Court backs KiwiSaver ruling

A landmark ruling effectively raising the minimum wage has scaled its latest hurdle.

The Court of Appeal chose yesterday to uphold last year’s decision by the Employment Court that employers paying the minimum wage had to pay their KiwiSaver contributions on top. This would give some minimum-wage workers an extra $540 a year.

Lower Hutt caregivers Vasivasi Faitala and Dalrene Goff took their employer, TerraNova Homes & Care, to court last year, claiming it was unfair they had to pay their own and TerraNova’s KiwiSaver contributions.

The women earned the minimum wage of $13.50 an hour, which was broken down into wages and tax of $12.98, 26c as their contribution to KiwiSaver, and 26c for TerraNova’s contribution.

Most employers pay their contributions on top of an employee’s salary, but some choose to subtract their contribution from the salary. Employers claim this approach means all staff are treated equally, and it is legal under KiwiSaver law.

However, Faitala and Goff claimed this approach breached the Minimum Wage Act. In December last year, the Employment Court agreed and ordered TerraNova to pay any compulsory contributions on top of their minimum wage workers’ salaries.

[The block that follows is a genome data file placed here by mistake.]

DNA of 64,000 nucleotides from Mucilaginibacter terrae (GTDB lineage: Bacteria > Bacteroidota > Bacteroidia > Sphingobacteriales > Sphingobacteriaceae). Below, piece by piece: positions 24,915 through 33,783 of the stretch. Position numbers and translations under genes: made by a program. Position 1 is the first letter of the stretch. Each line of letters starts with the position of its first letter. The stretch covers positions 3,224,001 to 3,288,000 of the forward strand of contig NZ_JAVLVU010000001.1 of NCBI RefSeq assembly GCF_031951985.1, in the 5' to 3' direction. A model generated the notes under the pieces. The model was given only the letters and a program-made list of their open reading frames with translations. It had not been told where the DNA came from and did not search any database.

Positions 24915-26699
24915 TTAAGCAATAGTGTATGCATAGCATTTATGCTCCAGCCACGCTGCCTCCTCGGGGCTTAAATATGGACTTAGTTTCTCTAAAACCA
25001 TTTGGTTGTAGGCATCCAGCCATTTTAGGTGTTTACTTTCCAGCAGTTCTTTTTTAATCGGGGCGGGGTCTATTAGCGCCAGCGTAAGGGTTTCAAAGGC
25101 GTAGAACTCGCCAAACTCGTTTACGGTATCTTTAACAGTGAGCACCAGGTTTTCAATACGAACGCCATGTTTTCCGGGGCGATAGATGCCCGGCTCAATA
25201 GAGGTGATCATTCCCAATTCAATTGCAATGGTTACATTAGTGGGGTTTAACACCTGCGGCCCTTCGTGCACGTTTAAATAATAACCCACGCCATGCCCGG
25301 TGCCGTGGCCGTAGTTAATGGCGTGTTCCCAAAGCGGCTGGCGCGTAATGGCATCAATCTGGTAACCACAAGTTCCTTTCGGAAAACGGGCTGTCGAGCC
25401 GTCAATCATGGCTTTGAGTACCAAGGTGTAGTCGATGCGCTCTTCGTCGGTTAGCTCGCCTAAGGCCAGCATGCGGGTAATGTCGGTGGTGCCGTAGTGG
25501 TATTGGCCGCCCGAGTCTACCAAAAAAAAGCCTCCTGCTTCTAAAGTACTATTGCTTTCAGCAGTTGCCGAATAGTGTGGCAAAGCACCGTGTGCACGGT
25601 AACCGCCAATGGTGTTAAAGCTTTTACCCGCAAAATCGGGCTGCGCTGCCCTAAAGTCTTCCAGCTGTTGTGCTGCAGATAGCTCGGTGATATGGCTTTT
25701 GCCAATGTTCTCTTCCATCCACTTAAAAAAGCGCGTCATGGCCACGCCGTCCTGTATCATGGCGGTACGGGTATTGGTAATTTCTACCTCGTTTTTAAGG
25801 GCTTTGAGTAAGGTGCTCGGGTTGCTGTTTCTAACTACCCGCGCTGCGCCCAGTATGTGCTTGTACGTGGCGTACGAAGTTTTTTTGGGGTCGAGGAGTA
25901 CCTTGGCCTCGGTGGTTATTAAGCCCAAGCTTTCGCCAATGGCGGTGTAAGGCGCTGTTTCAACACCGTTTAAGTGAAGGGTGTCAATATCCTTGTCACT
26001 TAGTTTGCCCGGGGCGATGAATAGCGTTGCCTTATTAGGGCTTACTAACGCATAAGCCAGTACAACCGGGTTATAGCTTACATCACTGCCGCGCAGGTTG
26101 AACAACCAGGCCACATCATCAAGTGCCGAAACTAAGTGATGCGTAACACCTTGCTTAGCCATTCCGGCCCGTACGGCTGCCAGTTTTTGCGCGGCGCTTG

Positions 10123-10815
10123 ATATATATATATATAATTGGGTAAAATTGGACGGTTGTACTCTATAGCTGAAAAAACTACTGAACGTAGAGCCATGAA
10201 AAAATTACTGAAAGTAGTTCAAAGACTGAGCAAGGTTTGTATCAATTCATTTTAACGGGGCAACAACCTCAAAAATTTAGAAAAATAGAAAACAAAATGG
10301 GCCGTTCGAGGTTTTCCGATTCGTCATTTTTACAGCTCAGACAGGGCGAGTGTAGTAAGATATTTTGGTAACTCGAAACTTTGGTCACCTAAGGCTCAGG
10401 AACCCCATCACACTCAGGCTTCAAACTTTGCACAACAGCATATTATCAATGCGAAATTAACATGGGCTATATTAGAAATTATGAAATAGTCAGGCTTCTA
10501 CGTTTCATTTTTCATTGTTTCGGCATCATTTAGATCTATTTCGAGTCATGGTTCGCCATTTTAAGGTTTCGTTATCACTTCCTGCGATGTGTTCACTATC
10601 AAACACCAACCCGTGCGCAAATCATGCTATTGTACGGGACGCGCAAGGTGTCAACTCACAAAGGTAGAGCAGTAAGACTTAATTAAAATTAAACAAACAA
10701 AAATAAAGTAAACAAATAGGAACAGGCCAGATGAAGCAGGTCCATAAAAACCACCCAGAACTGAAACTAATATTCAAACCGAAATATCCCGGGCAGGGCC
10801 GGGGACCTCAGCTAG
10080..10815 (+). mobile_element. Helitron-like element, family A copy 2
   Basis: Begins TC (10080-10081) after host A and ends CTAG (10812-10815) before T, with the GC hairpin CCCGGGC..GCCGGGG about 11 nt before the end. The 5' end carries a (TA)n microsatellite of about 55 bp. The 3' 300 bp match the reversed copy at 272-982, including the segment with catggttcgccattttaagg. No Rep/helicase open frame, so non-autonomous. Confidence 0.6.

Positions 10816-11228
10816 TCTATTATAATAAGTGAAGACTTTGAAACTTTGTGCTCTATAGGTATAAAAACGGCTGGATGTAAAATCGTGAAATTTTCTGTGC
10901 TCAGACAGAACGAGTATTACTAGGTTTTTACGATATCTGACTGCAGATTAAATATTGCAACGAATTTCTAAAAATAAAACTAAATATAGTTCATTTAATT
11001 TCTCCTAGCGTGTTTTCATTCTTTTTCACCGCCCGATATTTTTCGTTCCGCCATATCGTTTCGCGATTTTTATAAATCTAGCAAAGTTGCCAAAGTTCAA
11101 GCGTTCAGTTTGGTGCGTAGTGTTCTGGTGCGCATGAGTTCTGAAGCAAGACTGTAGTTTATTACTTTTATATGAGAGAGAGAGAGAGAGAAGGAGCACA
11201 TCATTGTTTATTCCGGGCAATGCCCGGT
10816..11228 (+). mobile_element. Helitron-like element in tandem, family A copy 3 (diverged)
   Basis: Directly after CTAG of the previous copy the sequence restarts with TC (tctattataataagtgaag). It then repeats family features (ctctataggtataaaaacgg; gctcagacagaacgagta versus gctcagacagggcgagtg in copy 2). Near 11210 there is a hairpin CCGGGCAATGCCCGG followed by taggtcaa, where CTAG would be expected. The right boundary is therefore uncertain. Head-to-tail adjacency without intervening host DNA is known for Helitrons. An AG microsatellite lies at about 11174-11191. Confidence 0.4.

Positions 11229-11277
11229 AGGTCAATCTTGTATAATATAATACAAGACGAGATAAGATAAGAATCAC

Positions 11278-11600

TerraNova appealed against this decision, but the Court of Appeal agreed with the original finding.

Employment lawyer Susan Hornsby-Geluk said the case was potentially significant in terms of additional costs.

John Ryall, the national secretary of the Service and Food Workers Union representing Faitala and Goff, said the decision was a win for the most vulnerable workers.

TerraNova executive director Terry Bell said he would consult staff before making a statement.

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